Last week, the Supreme Court, the D.C. Circuit, the Ninth Circuit, and several other federal and state courts of appeals took the unusual step of suspending or postponing all upcoming in-person oral arguments. On March 16, the Supreme Court issued a press release postponing arguments for the March session (through April 1), stating that the Court “will examine the options for rescheduling those cases in due course in light of the developing circumstances.”  The press release noted that this step was not unprecedented, pointing back to the Court’s postponement of arguments a century ago, in 1918, during the Spanish Flu pandemic, as well as to episodes in the late eighteenth century when the Court shortened its calendar in response to yellow fever outbreaks.

Several courts of appeals have moved more decisively to rewrite their standard operating procedures for at least the near term, indicating that they will hear some cases via tele- or videoconference, while some arguments may not take place at all. The D.C. Circuit issued an order explaining that each panel would decide whether to (a) proceed by teleconference, (b) postpone argument, or (c) decide without argument.  The Ninth Circuit issued a similar order, explaining that, through April and likely May, hearings will be rescheduled, submitted on the briefs, or argued remotely via teleconference or video.  That court—an early adopter of video-streaming technology among the federal courts of appeals—also noted that any arguments held would be live-streamed to ensure continued public access.  Not all courts of appeals have discontinued in-person argument, however.  The Third Circuit, for example, is so far continuing to hear cases as usual, while the Second Circuit is allowing counsel to appear at the courthouse, but with the judges participating remotely.  As more localities issue shelter in place orders, however, we expect to see more courts following the examples of the Ninth and D.C. Circuits.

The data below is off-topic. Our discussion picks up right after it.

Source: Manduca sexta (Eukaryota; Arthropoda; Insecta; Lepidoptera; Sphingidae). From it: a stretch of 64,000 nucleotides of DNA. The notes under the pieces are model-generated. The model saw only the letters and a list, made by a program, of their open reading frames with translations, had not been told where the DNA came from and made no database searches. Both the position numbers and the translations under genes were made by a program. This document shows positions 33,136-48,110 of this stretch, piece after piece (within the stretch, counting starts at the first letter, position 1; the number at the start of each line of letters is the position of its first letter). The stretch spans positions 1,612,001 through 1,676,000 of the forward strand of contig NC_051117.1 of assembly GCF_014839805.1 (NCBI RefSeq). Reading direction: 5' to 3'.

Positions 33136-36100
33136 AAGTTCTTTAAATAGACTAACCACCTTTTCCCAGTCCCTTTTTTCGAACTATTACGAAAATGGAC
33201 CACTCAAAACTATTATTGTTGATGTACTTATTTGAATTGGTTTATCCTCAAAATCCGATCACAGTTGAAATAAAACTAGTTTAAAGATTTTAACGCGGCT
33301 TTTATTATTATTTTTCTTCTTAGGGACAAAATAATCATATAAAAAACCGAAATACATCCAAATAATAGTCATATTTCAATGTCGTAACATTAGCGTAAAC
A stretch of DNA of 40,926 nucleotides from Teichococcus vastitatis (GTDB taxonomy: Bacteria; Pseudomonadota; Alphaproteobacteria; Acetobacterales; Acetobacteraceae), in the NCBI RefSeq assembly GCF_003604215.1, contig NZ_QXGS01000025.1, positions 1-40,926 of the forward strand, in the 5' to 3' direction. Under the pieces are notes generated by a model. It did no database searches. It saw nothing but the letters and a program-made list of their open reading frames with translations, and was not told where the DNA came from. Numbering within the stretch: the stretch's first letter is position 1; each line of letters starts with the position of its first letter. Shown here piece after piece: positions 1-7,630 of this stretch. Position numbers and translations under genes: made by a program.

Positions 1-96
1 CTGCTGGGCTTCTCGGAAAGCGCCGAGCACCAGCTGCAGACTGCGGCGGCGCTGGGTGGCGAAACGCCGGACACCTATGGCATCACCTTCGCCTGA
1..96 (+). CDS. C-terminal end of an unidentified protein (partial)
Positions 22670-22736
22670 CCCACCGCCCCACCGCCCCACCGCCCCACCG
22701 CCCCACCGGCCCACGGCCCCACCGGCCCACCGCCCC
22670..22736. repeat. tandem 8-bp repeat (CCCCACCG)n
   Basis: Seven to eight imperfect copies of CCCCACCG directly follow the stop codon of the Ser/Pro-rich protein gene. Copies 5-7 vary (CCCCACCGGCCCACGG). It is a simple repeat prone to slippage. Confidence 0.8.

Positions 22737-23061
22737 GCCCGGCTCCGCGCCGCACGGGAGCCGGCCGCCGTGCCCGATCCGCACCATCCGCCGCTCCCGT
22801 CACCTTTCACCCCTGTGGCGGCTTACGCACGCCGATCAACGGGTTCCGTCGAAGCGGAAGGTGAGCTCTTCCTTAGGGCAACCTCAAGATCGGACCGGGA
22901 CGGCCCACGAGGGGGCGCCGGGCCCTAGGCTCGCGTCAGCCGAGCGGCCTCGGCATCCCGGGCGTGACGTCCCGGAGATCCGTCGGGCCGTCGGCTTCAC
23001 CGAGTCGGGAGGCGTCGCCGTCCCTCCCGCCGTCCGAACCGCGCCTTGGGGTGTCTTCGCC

Appellate advocates might fairly ask whether, if the COVID-19 pandemic continues for months or longer, appeals without in-person oral argument will become an accepted new norm.  Or even if just short-lived, will the COVID-19 experience lead appellate courts to conclude they could make due just fine with fewer oral arguments?  Only time will tell, of course, but scholars and judges alike have cast doubt on the usefulness of appellate oral arguments for years, arguing—with empirical support—that they rarely change the outcome that would have resulted from a decision on the briefs.  See Michael Duval, When Does Oral Argument Matter, A Judicial Clerk’s View of the Debate, 9 J. APP. PRAC. & PROCESS 121 (2007) (collecting scholarship on the subject).  Justice Thomas of the U.S. Supreme Court, for example, has sometimes explained his habit of declining to ask questions during Supreme Court arguments with comments that suggest that he doubts the efficacy of oral argument.  Similar doubts have been raised about argument before state appeals courts.  For example, Professor Daniel Bussel has noted that oral argument rarely changes the outcome in the California Supreme Court, which drafts and votes on opinions before argument, and must issue them within 90 days after. While some outcomes do change after argument, most observers have concluded that it is a relatively small minority.

After several months of deciding cases without holding in-person oral argument, perhaps some courts of appeal may move permanently to a model where fewer cases are allocated arguments (or at least fewer cases are argued in the traditional courtroom setting) and more are decided either on the briefs or via teleconference.  Not only does that approach avoid the potential for germ transmission during public health emergencies—which will hopefully remain rare—it may alleviate the pressure on the courts associated with an ever-increasing docket, compounded by unfilled vacancies.  Having tasted a new and potentially less time-consuming approach to resolving appeals, some judges may thereafter advocate for more authority to decline to allow argument in relatively straightforward cases, or exercise existing authority to that end more freely.  While it seems unlikely that the courts of appeals would permanently move away from in-person oral argument, on which both judges and lawyers have historically placed great emphasis—and many on both sides of the bench view as the most enjoyable part of their practice—only time will tell whether the courts’ COVID-19 contingency plans will permanently change the way some of the federal and state courts of appeals handle their dockets.